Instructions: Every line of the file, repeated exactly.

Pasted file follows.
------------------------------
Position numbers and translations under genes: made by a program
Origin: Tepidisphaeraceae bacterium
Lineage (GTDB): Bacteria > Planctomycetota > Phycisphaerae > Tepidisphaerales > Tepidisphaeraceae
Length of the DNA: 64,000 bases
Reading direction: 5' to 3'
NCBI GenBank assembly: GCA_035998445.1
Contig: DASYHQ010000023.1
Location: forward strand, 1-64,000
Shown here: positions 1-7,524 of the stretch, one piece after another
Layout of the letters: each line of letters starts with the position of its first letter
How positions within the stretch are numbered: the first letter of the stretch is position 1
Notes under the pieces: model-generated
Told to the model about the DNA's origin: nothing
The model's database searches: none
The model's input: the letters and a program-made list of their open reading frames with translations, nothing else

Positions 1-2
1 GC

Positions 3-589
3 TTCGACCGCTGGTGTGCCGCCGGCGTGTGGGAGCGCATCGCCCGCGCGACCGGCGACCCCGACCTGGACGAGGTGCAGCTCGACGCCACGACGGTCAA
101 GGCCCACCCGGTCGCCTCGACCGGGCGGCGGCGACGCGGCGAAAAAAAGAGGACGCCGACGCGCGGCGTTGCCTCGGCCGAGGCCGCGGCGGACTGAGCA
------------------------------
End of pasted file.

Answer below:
Position numbers and translations under genes: made by a program
Origin: Tepidisphaeraceae bacterium
Lineage (GTDB): Bacteria > Planctomycetota > Phycisphaerae > Tepidisphaerales > Tepidisphaeraceae
Length of the DNA: 64,000 bases
Reading direction: 5' to 3'
NCBI GenBank assembly: GCA_035998445.1
Contig: DASYHQ010000023.1
Location: forward strand, 1-64,000
Shown here: positions 1-7,524 of the stretch, one piece after another
Layout of the letters: each line of letters starts with the position of its first letter
How positions within the stretch are numbered: the first letter of the stretch is position 1
Notes under the pieces: model-generated
Told to the model about the DNA's origin: nothing
The model's database searches: none
The model's input: the letters and a program-made list of their open reading frames with translations, nothing else

Positions 1-2
1 GC

Positions 3-589
3 TTCGACCGCTGGTGTGCCGCCGGCGTGTGGGAGCGCATCGCCCGCGCGACCGGCGACCCCGACCTGGACGAGGTGCAGCTCGACGCCACGACGGTCAA
101 GGCCCACCCGGTCGCCTCGACCGGGCGGCGGCGACGCGGCGAAAAAAAGAGGACGCCGACGCGCGGCGTTGCCTCGGCCGAGGCCGCGGCGGACTGAGCA